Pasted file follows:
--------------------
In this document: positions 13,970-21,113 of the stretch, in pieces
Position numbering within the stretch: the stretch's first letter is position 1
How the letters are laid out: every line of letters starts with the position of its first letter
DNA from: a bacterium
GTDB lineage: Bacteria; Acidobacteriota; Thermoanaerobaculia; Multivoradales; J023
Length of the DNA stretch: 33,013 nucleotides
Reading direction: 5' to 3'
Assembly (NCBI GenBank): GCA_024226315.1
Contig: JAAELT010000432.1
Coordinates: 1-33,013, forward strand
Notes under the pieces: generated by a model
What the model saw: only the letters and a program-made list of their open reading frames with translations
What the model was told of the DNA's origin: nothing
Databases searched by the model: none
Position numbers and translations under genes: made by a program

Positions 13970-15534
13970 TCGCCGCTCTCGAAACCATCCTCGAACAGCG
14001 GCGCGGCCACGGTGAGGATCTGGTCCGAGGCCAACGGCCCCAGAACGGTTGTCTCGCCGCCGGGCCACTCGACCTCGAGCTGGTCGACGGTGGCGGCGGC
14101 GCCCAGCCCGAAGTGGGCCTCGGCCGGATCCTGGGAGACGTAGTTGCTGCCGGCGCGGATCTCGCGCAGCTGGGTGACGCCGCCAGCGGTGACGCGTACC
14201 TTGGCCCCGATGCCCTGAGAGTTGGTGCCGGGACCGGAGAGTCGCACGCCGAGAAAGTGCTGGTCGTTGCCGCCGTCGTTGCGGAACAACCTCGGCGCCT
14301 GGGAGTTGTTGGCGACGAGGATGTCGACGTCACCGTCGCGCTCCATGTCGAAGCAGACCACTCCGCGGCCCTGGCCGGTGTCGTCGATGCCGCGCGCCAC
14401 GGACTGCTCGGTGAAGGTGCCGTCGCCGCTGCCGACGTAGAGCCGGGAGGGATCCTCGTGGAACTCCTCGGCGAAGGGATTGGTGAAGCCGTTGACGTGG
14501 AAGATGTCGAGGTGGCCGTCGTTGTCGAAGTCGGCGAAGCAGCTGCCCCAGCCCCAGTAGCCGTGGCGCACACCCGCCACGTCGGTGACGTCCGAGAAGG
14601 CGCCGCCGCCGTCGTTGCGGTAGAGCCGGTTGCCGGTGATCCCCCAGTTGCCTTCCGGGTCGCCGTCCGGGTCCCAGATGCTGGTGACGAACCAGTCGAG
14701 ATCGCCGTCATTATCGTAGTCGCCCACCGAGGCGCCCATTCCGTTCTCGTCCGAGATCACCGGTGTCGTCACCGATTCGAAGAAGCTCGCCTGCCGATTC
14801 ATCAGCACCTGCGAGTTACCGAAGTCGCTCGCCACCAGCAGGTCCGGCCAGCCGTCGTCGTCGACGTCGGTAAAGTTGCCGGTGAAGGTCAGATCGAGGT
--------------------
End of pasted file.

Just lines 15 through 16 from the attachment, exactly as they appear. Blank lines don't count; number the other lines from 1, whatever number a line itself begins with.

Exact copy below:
Position numbers and translations under genes: made by a program

Positions 13970-15534